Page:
Nearly 4,000 in Cork to march against water charges

Protest numbers down from 15,000-20,000 last November

Anti-water charges protesters take part in a demonstration organised by the Cork Says No group through the centre of Cork city.  Photograph: Niall Carson/PA Wire

Anti-water charges protesters take part in a demonstration organised by the Cork Says No group through the centre of Cork city. Photograph: Niall Carson/PA Wire


Several thousand people braved driving sleet and rain in Cork to march against the proposed water charges due for introduction later this year.

Gardaí estimated the crowd at 3,500- 4,000 - down from the 15,000-20,000 attendance estimated for the last protest organised by the Right2Water campaign last November.

One of the organisers of today’s protest, John Lonergan of the Ballyphehane Anti-Water Charge Group, estimated the numbers as being roughly half of the turnout in November.

The protest began in sunshine on the Grand Parade when a host of speakers condemned the government for its plan to introduce water charges despite widespread opposition.

Diarmuid O Cadhla of the People’s Convention received thunderous applause when he asked why the government was ignoring the wishes of the people.

“Hundreds of thousands have marched, hundreds of thousands have refused to register with Irish Water, obviously declaring this is a policy is not the will of the people of Ireland

“So why have we a government that persists in saying this is in our interest .... we are citizens with rights - there is no government that has a right to dictate to the people.”

Cllr Mick Barry of the Socialist Party and Anti-Austerity Alliance told the rally that a mass refusal to pay Irish Water bills could sink Irish water and defeat the government.

“Last year, mass demonstrations forced concessions from the government and this year mass demonstrations can finish off their bloody water charges,” he said.

Cllr Thomas Gould of Sinn Féin said Irish Water was created by Fine Gael and Labour for two reasons - the first of which was to create a new tax to gather money from the Irish people

“The second reason was to privatise water so that the elites who think they run this country can become more powerful and make more money - we say ‘No, never’.”

Jim O’Connell of People Before Profit also called on people not to pay their Irish Water bills when they receive them later in the year.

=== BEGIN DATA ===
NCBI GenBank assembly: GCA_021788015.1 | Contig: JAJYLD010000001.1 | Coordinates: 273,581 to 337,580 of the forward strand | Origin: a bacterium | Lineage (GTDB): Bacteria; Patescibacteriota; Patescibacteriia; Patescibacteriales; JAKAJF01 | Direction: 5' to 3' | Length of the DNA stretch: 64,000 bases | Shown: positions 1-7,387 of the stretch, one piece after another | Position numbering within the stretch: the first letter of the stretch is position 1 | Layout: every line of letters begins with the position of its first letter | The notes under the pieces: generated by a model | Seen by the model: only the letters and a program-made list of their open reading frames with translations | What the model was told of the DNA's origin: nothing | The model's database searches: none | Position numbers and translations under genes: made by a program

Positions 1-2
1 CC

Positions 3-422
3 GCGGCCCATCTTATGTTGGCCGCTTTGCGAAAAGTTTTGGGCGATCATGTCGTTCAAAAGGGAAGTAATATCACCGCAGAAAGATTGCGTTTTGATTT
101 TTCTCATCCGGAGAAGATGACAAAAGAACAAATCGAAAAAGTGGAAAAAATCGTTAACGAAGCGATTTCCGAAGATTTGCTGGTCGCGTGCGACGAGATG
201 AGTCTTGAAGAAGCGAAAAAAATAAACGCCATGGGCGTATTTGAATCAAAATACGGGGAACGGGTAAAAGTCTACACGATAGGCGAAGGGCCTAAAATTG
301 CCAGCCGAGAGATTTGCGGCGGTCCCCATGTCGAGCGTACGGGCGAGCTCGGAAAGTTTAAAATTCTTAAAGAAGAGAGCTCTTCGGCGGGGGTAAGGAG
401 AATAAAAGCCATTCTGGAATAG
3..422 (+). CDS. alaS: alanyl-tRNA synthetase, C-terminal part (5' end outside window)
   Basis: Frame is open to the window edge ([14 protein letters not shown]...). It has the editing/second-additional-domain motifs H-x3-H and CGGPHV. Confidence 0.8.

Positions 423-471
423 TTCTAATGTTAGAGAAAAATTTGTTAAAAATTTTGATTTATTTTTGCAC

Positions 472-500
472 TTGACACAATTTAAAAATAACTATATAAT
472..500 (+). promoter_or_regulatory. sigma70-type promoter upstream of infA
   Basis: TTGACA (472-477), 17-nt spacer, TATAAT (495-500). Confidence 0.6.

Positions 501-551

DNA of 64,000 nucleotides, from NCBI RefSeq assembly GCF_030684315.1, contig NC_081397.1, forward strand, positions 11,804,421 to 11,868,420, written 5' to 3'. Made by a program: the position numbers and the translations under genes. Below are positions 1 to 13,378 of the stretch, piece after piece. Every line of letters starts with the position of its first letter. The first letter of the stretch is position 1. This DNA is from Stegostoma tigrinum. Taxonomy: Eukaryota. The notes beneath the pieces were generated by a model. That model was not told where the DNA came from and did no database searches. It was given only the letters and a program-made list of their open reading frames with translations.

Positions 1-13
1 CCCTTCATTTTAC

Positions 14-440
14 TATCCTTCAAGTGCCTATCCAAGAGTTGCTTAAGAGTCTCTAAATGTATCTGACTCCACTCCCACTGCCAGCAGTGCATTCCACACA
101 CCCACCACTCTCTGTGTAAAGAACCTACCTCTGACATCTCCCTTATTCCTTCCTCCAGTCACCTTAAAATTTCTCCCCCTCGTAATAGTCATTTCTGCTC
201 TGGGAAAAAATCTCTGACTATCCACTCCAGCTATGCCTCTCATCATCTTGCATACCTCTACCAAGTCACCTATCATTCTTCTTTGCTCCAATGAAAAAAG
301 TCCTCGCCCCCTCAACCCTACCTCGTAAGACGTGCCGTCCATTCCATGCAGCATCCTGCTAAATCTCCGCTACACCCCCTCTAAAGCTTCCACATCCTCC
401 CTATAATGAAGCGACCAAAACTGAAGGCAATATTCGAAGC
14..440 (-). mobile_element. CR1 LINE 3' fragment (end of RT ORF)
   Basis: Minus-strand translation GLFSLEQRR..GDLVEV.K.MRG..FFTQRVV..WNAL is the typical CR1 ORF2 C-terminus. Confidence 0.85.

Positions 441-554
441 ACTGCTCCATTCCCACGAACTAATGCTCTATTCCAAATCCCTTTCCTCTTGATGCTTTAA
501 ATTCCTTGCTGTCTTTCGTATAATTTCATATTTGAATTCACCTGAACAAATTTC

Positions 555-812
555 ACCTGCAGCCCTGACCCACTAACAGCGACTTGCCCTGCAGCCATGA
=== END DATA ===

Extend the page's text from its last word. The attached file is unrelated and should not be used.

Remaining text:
Community based opposition to the proposed charges was evident in the march with groups from Mahon, Ballyphehane and Ballyvolane in the city all carrying banners.

Groups from across the county were also prominent including Carrigaline, Glanmire, Blarney, Tower, Ballincollig, Cobh, Youghal and Midleton.

Among the political groups present were Sinn Féin, the Socialist Party, and the Communist Party, as well as the Connolly Youth Movement and The People’s Convention.

A number of trade unions were represented in the march including SIPTU members working for Cork City Council and the Independent Workers Union.

Although the demonstration began in bright but chilly sunshine, the weather quickly transformed into a ferocious shower of bitter sleet and rain.

However the marchers persevered and by the time they reached the Grand Parade for a final rally, the sun had re-emerged.

Among those on the protest was farmer, Robert Dukelow who although he has his own well and will not have to pay a water charge, had travelled from the Mizen Peninsula in West Cork

“It took me two hours to drive up and I was here in November as well and I went to Dublin in December - the government are taking it off the poor and giving to the rich,” he said.

“I’m a small farmer - I have 50 acres -and my income is down to zero and I’m living on the tax payers of this country through Farm Assist - how can I afford the Local Property Tax.

“I have my own well so I won’t have to pay water charges but they are going to tie me into some contract and I won’t be able to pay it in the future, it’s ridiculous.”